Today I’m looking at the investment prospects of three recent Footsie fallers.

Falling from orbit

Satellite builder Inmarsat (LSE: ISAT) took a heavy pasting from Monday-Friday after downgrading its revenues forecasts for the year.

Inmarsat commented that the “sustained recession in global maritime and energy markets continues” is forcing the business to cut its 2016 sales projections by $50m to $1.175bn-$1.25bn. The company saw total revenues slip 2% between January and March, to $298.6m.

Indeed, problems in the shipping and commodities markets are expected to drive earnings 22% lower in 2016 alone, resulting in a conventionally-high P/E rating of 24.5 times.

Although the mobile satellite services sector provides exciting growth opportunities for Inmarsat, I reckon the troubles washing across its other markets make the business an unattractive selection at present, particularly in view of its hefty share price.

Metals migraine

I have long argued that the recent surge in commodity prices — and with it the share values of many mining and energy producers — is in danger of a colossal retracement.

These advances have come in spite of extremely-poor supply and demand balances persisting across most commodity segments. So fresh signs of economic cooling in the US, allied with lasting fears over the health of China, have pushed stock values heavily to the downside in recent days.

Diversified digger Anglo American (LSE: AAL), for example, saw its share price slump by double-digit percentages last week, the firm toppling from recent eight-month highs just below 800p. And the business has slumped again in Monday business, this time by a chunky 8%, following bearish news surrounding the iron ore sector.

Prices of the steelmaking ingredient — a segment from which Anglo American generates a third of all earnings — have tanked in start-of-week trading after Bloomberg data showed stockpiles at Chinese ports rocketed to their highest since last April, at 92.2m tonnes.

With Anglo American’s other major markets also suffering from chronic oversupply, the City expects earnings to tank 32% in the current year alone. This projection leaves the digger dealing on a vast P/E rating of 23 times.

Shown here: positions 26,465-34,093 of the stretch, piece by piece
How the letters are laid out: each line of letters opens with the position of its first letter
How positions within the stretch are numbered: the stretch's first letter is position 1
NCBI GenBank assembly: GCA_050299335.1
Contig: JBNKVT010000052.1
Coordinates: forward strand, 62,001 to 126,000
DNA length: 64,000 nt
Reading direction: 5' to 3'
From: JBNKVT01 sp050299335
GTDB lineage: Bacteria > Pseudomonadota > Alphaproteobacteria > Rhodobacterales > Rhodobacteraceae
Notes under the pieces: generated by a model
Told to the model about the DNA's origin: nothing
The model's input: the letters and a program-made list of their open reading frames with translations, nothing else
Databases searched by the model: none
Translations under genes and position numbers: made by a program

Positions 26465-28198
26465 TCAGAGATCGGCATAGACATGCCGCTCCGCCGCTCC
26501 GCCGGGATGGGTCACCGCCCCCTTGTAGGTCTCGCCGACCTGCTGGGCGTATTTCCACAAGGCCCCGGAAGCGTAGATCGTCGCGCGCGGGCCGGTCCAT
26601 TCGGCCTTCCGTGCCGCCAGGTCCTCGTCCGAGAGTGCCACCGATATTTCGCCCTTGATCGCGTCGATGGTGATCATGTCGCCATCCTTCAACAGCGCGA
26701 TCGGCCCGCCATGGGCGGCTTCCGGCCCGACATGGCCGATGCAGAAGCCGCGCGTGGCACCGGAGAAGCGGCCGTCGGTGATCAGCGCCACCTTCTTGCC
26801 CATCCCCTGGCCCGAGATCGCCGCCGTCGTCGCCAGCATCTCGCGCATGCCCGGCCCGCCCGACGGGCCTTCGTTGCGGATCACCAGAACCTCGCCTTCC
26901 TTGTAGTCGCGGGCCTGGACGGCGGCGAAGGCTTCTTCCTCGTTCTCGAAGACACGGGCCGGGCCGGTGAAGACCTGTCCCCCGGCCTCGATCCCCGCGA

I believe Anglo American’s elevated multiple is unfathomable given the firm’s huge risk profile and lack of obvious growth drivers, and reckon the ratio leaves plenty of space for a hefty correction.

Driller dives

But Anglo American isn’t the only commodities stock in danger of a mammoth retracement. Indeed, I reckon fossil fuel producer Ophir Energy (LSE: OPHR) could also add to last week’s heavy losses as the oil industry heaves under excess supply.

The company’s massive risk profile went up another notch in late April after an accord with oil services provider Schlumberger went up in smoke. The pair had agreed to develop the Fortuna FNLG project in Equatorial Guinea, in a deal that would have given the US firm a 40% stake in the asset in return for covering half of Ophir’s previous costs.

Questions have now been raised over Ophir’s ability to fund the development of the project, not to mention the economic viability of the asset in the current climate.

The City already expects Ophir to keep punching losses until next year at the earliest. Given the company’s poor revenues outlook and rapidly-diminishing cash pile, I reckon investors should give the business short shrift.

While I believe the stocks mentioned are a risk too far at present, there are still plenty of other brilliantly-priced FTSE stars waiting to supercharge your stocks portfolio.

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Royston Wild has no position in any shares mentioned. The Motley Fool UK has no position in any of the shares mentioned. We Fools don't all hold the same opinions, but we all believe that considering a diverse range of insights makes us better investors.